"Grievous wolves" are ferocious wolves. For a time they may deceive the sheep by an outward manner and an outward profession, covering their wolfish nature. They and the outward conduct by which they deceive the Flock are Scripturally designated, "Wolves in sheep's clothing." (Matthew 7:15, 16.) The Shepherd knows their character long before it becomes manifest to the sheep. But the docile, innocent sheep are deceived until these wolves begin to bite, to devour and to scatter the Flock. The howls of anger, malice, hatred, envy and strife are noted in the Scriptures as "works of the flesh and of the Devil"—not works of righteousness, peace and love, the Spirit of the Lord. The wolf does injury with his mouth; and so do these "grievous wolves"—slandering, back-biting and doing every evil work. The Apostle warned the Elders of Ephesus what to expect, and his words were true. The same principles are still at work. The same warning still needs to be heeded. Indeed, the Scriptures imply that the severest experiences along these lines would come upon the Church in "the evil day" with which the Gospel Age would close, the time in which we now are living.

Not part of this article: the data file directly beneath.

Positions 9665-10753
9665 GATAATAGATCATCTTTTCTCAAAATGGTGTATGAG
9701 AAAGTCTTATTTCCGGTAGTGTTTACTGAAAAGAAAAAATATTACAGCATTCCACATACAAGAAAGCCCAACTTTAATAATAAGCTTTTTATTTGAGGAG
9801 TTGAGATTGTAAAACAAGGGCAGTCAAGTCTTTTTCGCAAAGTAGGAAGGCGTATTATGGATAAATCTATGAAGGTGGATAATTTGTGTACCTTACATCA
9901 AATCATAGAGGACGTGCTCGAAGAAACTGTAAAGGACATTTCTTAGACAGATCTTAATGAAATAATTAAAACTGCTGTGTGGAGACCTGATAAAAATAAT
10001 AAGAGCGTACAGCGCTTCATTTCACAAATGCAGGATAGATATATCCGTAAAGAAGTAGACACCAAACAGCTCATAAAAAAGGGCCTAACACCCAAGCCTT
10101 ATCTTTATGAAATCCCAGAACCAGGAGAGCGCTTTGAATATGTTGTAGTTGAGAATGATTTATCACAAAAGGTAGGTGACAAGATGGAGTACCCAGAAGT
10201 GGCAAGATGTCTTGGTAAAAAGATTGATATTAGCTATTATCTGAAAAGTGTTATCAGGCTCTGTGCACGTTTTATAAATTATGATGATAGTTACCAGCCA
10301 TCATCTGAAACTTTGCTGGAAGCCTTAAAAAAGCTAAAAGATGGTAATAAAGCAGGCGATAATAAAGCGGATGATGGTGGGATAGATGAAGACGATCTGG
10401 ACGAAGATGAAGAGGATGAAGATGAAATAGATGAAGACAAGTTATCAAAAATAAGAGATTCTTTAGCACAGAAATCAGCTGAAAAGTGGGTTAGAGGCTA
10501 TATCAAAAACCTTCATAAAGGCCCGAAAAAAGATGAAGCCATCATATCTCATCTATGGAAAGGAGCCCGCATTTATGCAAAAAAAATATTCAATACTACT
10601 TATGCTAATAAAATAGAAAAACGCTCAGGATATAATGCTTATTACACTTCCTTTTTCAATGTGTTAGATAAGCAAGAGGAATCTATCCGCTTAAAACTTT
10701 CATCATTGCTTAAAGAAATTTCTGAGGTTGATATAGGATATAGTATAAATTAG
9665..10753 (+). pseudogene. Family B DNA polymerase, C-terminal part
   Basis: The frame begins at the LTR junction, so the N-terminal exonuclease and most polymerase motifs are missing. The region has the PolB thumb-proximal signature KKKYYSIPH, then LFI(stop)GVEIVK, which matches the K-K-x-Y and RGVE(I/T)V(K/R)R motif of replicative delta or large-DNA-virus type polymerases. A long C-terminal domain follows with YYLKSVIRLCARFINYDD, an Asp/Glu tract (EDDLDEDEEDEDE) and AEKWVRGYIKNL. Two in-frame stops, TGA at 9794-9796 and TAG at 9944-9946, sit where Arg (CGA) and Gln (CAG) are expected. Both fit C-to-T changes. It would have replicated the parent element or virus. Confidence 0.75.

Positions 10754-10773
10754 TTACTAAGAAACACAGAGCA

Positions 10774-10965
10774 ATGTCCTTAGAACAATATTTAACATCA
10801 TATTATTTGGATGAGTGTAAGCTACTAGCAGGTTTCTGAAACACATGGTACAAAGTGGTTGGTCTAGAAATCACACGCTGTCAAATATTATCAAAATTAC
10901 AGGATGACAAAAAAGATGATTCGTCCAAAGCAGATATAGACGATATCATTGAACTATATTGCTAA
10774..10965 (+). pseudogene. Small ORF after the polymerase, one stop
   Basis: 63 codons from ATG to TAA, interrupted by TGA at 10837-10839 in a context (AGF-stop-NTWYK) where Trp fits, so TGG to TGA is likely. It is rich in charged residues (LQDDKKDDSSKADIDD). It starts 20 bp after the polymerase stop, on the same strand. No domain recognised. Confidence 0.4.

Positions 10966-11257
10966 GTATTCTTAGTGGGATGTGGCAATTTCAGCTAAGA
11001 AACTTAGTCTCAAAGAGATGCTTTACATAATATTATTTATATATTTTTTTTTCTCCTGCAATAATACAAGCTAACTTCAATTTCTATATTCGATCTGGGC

In Verse 31 the Apostle sets two points before us. First, the Elders are to watch against these evils so graphically portrayed. They are to watch for the interests of the Flock as against the wolves. They are to watch to give the wolves as little opportunity as possible to tear the Flock and to backbite them. They are to warn the sheep lest any of them, becoming inoculated with the rabies of the wolves, should display signs of hydrophobia and begin to backbite one another, with the usual symptoms of hydrophobia—with an apparent thirst for water, symbol of Truth, yet refusing to drink it—turning against it.
Second, the Elders are to watch also against those sure to arise "of your own selves." Proper watching begins with our own hearts, saying, "Lord, is it I?" And proper watching will in time discern such characters and expose them—not from any bitterness towards them, but for the protection of the Flock.—1 Timothy 1:20; 2 Timothy 1:15; 2:17.